Epictetus provides wonderful words of wisdom that would benefit everyone. He teaches you how to attain happiness through your thoughts..thoughts about others, thoughts about yourself, thoughts about the world we live in. One of his main themes is not to worry over things out of your control. I think we would need fewer therapists if everyone could adopt these principles. The message here is worthy enough and short enough to be kept on your player and listened to once a week. I'm convinced it will produce immeasurable spiritual and psychological benefits.
The narrator wasn't the greatest or I would have given it 5 stars.

9 of 11 people found this review helpful

  • Overall
  • Performance
  • Story

everyone should read/listen to this

everyone should read and or listen to this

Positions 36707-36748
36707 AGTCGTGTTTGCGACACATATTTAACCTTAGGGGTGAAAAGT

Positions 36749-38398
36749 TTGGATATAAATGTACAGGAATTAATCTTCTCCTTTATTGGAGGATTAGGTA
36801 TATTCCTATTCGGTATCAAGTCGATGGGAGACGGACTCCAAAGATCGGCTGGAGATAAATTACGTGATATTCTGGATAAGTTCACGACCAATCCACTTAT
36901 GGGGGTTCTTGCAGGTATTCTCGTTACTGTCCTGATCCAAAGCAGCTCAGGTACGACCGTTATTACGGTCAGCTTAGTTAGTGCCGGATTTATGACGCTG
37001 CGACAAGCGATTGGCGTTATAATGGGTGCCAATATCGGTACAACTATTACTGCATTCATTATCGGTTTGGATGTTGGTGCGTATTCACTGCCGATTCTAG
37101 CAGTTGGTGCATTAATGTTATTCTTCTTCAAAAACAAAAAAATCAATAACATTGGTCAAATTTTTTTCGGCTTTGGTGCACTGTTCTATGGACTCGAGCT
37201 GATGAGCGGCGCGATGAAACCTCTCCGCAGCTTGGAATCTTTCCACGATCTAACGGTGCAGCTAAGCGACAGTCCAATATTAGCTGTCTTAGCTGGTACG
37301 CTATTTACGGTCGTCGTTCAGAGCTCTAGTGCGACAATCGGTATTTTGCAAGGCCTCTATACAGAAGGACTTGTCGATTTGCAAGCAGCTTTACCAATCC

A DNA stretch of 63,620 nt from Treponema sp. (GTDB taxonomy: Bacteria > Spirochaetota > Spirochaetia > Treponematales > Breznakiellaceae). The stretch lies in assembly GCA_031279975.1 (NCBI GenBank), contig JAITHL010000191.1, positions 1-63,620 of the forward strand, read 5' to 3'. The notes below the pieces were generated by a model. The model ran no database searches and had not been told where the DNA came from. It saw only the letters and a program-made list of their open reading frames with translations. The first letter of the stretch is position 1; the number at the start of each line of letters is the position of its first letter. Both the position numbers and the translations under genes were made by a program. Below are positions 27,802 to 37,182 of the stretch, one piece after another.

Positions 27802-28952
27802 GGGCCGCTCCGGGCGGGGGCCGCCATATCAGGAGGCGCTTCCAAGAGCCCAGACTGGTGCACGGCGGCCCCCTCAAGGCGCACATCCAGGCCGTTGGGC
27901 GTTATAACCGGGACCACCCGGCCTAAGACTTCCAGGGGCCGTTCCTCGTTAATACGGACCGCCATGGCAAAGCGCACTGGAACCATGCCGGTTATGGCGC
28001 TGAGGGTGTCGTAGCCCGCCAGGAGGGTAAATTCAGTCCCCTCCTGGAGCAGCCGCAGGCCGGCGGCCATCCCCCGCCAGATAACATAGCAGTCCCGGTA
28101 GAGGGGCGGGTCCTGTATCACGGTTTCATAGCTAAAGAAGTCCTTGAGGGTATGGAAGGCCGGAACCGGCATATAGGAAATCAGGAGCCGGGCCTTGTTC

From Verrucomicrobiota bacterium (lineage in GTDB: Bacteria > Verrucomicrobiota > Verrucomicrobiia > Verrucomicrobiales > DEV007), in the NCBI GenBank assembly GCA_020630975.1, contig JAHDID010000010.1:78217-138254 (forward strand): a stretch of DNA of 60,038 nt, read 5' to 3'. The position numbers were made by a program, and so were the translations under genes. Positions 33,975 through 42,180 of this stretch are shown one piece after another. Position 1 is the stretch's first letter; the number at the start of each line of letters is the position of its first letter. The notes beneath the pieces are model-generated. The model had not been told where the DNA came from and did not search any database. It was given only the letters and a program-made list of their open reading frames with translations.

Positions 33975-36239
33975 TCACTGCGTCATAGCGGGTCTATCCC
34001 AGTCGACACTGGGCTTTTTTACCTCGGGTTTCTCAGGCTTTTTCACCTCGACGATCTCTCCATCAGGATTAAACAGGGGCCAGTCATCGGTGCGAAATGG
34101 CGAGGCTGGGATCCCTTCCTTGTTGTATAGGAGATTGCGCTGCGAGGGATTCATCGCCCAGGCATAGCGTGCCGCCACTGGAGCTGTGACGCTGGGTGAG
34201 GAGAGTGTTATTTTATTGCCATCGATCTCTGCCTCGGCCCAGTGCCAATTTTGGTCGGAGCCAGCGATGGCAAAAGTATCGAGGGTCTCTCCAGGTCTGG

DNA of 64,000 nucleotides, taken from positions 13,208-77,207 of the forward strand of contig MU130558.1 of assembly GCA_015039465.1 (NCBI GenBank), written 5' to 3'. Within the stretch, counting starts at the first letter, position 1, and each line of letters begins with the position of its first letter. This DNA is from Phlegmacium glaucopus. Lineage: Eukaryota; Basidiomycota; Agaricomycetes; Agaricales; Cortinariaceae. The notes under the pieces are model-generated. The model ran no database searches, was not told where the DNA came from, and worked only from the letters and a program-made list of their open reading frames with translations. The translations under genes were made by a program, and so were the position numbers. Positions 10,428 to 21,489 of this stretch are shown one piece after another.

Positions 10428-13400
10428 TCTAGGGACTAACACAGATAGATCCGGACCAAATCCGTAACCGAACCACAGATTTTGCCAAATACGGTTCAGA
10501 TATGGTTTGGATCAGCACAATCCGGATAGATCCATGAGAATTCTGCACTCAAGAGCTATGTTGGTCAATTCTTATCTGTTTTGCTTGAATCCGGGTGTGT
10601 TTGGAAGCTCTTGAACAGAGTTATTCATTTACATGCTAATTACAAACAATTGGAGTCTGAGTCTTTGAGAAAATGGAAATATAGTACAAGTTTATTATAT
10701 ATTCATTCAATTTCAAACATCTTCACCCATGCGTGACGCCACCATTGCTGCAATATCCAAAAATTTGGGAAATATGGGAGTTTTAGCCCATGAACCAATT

imperative wisdom discovered two thousand years ago. everything still holds true to today

1 of 1 people found this review helpful

  • Overall
  • Performance
  • Story

One of my favorites.

I've listen to this more than 10 times. Never gets old. Great philosophy and very thought-provoking. I highly recommend this book.

1 of 1 people found this review helpful

  • Overall
  • Mark
  • Burbank, CA, United States
  • 07-13-08

Right on the Stoic Mark

I am a big fan of the Stoics, and this
little audio file captures the spirit
of their philosophy. The audio file does
a good job of bringing the stoic tradition
into the 21st century, and making it meaningful
to a listener in 2008.

Bravo! I would like to see similiar treatments
on Seneca-Marcus Aurelieus (sp?)-and Cicero.


4 of 7 people found this review helpful

  • Overall
  • Performance
  • Story

Great Reminder On - "The Art Of Living"

This book was a great reminder and helpful to get your thinking back on track. It was short but sweet.

  • Overall
  • Performance
  • Story

Timeless

This book has the answers for the one seeking them. Thank you Epictetus for a different view.

  • Overall

changes your way of thinking

Interesting concept!! will try to keep it all in mind. Awful narrator TOO monotone for my liking, will buy a hard copy of the book.